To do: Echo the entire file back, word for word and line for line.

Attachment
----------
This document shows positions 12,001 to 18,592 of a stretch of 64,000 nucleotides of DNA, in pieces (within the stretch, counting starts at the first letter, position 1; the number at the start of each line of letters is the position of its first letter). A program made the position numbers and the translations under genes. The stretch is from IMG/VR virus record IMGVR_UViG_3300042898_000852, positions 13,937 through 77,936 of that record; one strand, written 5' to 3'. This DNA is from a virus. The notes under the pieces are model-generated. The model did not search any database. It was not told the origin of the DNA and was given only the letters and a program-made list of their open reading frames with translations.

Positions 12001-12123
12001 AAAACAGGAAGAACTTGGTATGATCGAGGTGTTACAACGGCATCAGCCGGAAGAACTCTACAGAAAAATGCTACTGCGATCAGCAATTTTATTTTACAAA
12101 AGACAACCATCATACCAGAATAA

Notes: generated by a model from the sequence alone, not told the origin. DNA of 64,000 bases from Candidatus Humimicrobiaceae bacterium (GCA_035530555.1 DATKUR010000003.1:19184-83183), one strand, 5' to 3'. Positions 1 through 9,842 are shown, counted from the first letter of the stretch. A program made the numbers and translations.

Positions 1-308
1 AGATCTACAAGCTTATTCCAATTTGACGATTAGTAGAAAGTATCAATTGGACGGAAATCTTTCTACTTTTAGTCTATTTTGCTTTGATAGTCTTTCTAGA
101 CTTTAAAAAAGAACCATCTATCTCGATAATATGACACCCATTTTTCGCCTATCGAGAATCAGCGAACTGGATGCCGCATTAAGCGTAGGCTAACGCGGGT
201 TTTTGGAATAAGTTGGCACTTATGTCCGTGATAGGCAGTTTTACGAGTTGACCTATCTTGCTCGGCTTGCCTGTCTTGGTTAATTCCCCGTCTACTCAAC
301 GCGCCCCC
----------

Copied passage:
This document shows positions 12,001 to 18,592 of a stretch of 64,000 nucleotides of DNA, in pieces (within the stretch, counting starts at the first letter, position 1; the number at the start of each line of letters is the position of its first letter). A program made the position numbers and the translations under genes. The stretch is from IMG/VR virus record IMGVR_UViG_3300042898_000852, positions 13,937 through 77,936 of that record; one strand, written 5' to 3'. This DNA is from a virus. The notes under the pieces are model-generated. The model did not search any database. It was not told the origin of the DNA and was given only the letters and a program-made list of their open reading frames with translations.

Positions 12001-12123
12001 AAAACAGGAAGAACTTGGTATGATCGAGGTGTTACAACGGCATCAGCCGGAAGAACTCTACAGAAAAATGCTACTGCGATCAGCAATTTTATTTTACAAA
12101 AGACAACCATCATACCAGAATAA

Notes: generated by a model from the sequence alone, not told the origin. DNA of 64,000 bases from Candidatus Humimicrobiaceae bacterium (GCA_035530555.1 DATKUR010000003.1:19184-83183), one strand, 5' to 3'. Positions 1 through 9,842 are shown, counted from the first letter of the stretch. A program made the numbers and translations.

Positions 1-308
1 AGATCTACAAGCTTATTCCAATTTGACGATTAGTAGAAAGTATCAATTGGACGGAAATCTTTCTACTTTTAGTCTATTTTGCTTTGATAGTCTTTCTAGA
101 CTTTAAAAAAGAACCATCTATCTCGATAATATGACACCCATTTTTCGCCTATCGAGAATCAGCGAACTGGATGCCGCATTAAGCGTAGGCTAACGCGGGT
201 TTTTGGAATAAGTTGGCACTTATGTCCGTGATAGGCAGTTTTACGAGTTGACCTATCTTGCTCGGCTTGCCTGTCTTGGTTAATTCCCCGTCTACTCAAC
301 GCGCCCCC